Don’t forget the water (for more reasons than you think).

July 4th often means plenty of time spent outside, whether that’s watching fireworks or enjoying a family kickball game. Choose water as your number one cooler choice. It’s better for teeth than sodas and sports drinks and it helps keep you hydrated. Even more, when you’re out on a picnic and a toothbrush isn’t available, a quick rinse with water after meals can be the next best thing. Water helps rinse away food particles trapped in teeth and limits the growth of bacteria.

Travelling? Give everyone their own “tooth-care bag”.

Just because you’re away from home doesn’t mean that you have to neglect your family’s brushing routine. Be sure to pack everyone’s toothbrush, toothpaste and floss. A great way to get small kids excited about brushing while on vacation is to create their very own “tooth-care bag”. Purchase a fun new toothbrush along with travel-sized toothpaste and floss and use a zippered pencil pouch for each child. Children also enjoy using craft supplies to decorate their own tooth kit. You may be surprised when you find them excited and looking forward to brushing time.

7 Things Your Tongue Says About You….

Who knew that saying “Ahhh” could be so educational? You might think that a symptom on your tongue—such as an unusual color or texture—is no big deal, but what happens in your mouth can often be a helpful glimpse into your overall health. Sometimes symptoms that show up on your tongue can signal other health conditions, such as diabetes, vitamin deficiencies, and even scarlet fever.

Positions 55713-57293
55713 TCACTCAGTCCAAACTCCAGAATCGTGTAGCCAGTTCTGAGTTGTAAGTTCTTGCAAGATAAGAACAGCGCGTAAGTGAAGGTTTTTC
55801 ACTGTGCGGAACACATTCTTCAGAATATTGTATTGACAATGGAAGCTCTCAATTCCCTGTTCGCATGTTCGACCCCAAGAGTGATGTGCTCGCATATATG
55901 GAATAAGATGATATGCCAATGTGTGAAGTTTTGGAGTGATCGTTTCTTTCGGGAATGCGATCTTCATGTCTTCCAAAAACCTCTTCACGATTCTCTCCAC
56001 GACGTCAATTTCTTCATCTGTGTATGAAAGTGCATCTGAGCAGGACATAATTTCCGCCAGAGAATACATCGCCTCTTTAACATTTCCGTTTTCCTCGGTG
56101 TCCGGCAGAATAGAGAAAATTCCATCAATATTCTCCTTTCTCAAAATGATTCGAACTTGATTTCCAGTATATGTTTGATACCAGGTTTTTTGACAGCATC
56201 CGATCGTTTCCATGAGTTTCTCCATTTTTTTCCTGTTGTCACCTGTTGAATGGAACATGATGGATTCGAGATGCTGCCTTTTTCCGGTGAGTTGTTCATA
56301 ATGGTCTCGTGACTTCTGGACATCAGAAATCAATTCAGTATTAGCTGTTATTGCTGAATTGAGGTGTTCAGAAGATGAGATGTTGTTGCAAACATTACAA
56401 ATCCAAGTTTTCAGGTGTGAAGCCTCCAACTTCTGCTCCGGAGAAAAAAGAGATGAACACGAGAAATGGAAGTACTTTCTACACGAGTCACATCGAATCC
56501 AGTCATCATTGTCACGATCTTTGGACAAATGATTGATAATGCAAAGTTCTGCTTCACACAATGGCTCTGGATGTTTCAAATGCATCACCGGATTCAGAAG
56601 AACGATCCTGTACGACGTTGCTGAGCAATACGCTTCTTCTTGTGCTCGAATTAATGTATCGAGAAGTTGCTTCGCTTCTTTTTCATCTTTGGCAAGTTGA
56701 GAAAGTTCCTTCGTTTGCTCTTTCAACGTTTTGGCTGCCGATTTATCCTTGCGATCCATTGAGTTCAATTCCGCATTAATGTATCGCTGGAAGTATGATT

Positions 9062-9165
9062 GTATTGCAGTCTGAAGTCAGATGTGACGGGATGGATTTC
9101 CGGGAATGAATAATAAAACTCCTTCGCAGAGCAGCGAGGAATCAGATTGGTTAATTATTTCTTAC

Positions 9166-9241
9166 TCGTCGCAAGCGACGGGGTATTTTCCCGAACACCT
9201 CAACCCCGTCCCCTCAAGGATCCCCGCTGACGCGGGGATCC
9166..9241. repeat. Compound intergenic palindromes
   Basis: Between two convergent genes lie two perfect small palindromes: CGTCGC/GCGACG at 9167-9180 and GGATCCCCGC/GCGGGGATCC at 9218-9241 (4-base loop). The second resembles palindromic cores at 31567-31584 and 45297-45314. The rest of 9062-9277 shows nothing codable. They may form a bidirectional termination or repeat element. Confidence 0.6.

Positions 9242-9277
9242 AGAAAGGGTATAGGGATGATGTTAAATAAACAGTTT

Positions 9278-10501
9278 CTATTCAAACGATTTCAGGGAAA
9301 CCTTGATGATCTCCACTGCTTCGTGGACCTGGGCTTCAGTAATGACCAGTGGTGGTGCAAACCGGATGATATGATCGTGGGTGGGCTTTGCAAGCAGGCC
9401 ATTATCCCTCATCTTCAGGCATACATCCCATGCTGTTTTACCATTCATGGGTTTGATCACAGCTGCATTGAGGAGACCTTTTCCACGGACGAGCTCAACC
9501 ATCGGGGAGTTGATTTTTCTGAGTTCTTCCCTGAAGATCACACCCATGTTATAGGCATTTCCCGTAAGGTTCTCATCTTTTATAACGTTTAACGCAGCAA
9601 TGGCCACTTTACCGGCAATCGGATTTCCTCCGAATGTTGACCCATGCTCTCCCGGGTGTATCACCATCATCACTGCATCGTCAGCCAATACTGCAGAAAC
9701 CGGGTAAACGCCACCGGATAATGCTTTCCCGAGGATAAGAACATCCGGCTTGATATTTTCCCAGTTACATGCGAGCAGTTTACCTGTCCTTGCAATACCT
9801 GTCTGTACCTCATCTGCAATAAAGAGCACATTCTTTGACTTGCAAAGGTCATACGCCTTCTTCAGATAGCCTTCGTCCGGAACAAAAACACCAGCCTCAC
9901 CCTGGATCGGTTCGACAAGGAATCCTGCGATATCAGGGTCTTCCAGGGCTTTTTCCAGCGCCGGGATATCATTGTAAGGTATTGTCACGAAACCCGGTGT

White Patches
If you notice this discoloration, “first try brushing your tongue each morning and evening for a week or two to make sure it’s not an oral hygiene issue,” says Dr. Johns. If it lingers, it might be an overgrowth of candida (a.k.a. yeast or thrush). You’re at a higher risk of developing this condition if you’re on antibiotics, have diabetes, are on chemotherapy, inhale steroids to treat asthma or COPD, or have a compromised immune system. Candida is usually very treatable with an anti-fungal swish-and-spit liquid or pill. White patches could also be a sign of leukoplakia, which is often caused by tobacco or chronic alcohol use. Oral cancer can sometimes develop on or near these patches; if your doctor is concerned he’ll perform a biopsy.

A Webbed or Striped Look
An appearance like this could signal a chronic condition called oral lichen planus, which occurs when the immune system attacks cells in the mouth. Middle-aged women are most commonly affected. If you’re not experiencing pain, a doctor probably won’t treat it, but he will likely monitor your symptoms, because you might be at higher risk of developing oral cancer in those areas. If you’re experiencing pain, you might be given a drug, such as a corticosteroid, a retinoid, or an immunosuppressant.

Ridges or Indentations